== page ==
When Pianos Fall from the Sky: How to Deal with Illness and Other Life Disasters while Writing a PhD

Many of the struggles of PhD life pertain to invisible, imaginary pianos that might fall from the sky: feeling like you’re behind, writing struggles, fear of criticism, of not meeting a deadline…the list goes on. Most pianos don’t fall. And if they do, you find out they are quite innocent cute little pianos you are well equipped to handle, after all.

Sometimes we are not so lucky, and a real whopping big piano drops right on top of us. (That’s some of us. Count your lucky stars if you cannot relate!) These type of pianos tend to drop so fast there’s no fear involved. That’s the irony, or it seems to be. The truly awful stuff: it just happens. And then you have to deal and cope, whether you like it or not.

A while ago a PhD candidate got in touch with me. He had to suddenly deal with a disability: an illness for which he was effectively treated, but the treatment had had side-effects. Side-effects that directly, and likely permanently affect his mental energy, sometimes his mental clarity. On the outside no-one seems to notice. He looks the same. But he can no longer perform the way he did before. What to do now? How to finish his PhD? How to communicate about his situation?

The tragedy of dealing with massive pianos, especially if they are invisible ones, is the loneliness. You drop out of the mainstream, your experience no longer shared. There are no guidelines, there is no handbook. It’s just you and the piano. And the question of how to get it to shift an inch, so you can get it to hurt a bit less, and work with it or around it, and somehow get on with your life.

Universities often offer little support. You may have to deal with additional complications: sometimes systems are so rigid they do not allow for pianos at all! Great. Just what you need.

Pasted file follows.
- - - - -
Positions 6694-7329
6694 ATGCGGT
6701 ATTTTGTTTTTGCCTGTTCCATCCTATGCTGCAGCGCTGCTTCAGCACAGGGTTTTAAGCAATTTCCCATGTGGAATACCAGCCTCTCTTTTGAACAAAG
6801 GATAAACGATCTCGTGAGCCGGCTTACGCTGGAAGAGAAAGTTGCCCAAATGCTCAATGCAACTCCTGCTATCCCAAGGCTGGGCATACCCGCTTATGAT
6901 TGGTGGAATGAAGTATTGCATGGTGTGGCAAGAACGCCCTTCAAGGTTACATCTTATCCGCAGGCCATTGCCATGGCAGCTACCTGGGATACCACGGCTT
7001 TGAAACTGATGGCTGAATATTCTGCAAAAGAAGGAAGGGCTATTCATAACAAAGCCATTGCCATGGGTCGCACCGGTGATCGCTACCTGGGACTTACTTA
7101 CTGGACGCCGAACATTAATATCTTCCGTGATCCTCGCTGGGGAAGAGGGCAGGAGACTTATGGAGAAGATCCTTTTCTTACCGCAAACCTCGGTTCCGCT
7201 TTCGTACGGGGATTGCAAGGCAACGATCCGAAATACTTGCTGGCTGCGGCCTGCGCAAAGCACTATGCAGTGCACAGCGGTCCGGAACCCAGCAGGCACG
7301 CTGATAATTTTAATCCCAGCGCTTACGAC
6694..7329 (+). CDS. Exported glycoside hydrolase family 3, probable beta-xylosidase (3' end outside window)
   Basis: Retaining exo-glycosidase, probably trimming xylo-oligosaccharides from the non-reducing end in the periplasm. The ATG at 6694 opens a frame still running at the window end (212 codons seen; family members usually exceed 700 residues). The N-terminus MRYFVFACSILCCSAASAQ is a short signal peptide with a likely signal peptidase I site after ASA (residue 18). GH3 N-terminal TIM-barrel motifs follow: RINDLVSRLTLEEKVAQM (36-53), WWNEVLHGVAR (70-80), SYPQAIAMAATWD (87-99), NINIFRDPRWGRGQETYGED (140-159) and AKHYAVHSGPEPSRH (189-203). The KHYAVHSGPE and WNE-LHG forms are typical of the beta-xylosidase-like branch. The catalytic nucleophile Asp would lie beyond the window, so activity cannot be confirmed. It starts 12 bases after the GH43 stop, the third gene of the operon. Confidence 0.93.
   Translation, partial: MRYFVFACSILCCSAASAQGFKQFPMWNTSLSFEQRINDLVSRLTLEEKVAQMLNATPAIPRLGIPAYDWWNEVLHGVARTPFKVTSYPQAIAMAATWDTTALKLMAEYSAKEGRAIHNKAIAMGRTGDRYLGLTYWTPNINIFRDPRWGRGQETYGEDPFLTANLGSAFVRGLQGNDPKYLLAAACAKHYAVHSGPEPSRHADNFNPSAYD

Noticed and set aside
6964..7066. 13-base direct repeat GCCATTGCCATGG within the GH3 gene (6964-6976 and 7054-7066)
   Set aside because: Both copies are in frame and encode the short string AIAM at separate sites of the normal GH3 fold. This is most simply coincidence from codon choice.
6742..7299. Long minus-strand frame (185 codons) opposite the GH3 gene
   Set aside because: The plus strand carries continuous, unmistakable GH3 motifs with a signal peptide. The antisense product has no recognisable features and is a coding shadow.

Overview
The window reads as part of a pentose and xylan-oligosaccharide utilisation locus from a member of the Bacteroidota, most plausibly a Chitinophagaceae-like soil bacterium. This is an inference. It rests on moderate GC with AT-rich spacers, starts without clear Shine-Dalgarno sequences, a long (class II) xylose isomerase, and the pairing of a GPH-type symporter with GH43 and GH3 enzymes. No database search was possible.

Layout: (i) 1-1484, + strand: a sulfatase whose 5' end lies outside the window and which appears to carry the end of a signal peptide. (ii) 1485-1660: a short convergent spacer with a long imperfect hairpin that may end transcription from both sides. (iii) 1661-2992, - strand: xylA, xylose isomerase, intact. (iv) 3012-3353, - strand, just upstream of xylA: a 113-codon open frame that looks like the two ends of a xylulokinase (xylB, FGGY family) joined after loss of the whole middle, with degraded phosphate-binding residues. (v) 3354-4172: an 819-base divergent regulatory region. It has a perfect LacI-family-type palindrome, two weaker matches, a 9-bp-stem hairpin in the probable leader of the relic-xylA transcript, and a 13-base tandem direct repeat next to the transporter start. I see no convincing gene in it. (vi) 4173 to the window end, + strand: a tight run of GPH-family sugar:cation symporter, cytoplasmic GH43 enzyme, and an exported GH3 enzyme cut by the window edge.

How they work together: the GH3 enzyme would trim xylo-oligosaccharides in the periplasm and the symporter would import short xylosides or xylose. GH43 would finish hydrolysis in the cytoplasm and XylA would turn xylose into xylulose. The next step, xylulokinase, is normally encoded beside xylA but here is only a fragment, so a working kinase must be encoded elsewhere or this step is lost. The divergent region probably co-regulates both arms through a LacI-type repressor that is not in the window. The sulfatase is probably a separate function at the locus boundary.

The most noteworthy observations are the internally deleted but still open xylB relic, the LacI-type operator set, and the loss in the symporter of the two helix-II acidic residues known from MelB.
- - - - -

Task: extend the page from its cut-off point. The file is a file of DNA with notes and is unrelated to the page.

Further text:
So, how to cope? How to deal? Can it be done elegantly?

I have quite a bit of experience with massive pianos and how to deal – if you’ve been reading for a while you know I finished my PhD while struggling with an illness that left me with very little energy and more worries and issues than I want to even think about!! In the process I learned quite a bit about being effective despite circumstances.

A tip of the iceberg:

1. Love your boundaries

If I could say only one thing, it would be this: love and respect your boundaries as much as you can. A piano, whether an illness or something else, will force you to re-examine what you can and cannot do. It is incredibly hard to come to terms with the constraints imposed. You did not choose this, you do not want it, yet it is there. Acknowledge the piano. Dare look at the reality of the situation. Dare find out what the new situation means. I say dare, because it takes courage. If you are clear half the battle is won. Boundaries keep you safe, and provide possibility. They show you what is possible, right here, right now. Find out what might be possible, find out how you could work within your new boundaries. Don’t fight them, even though it’s tempting, I know.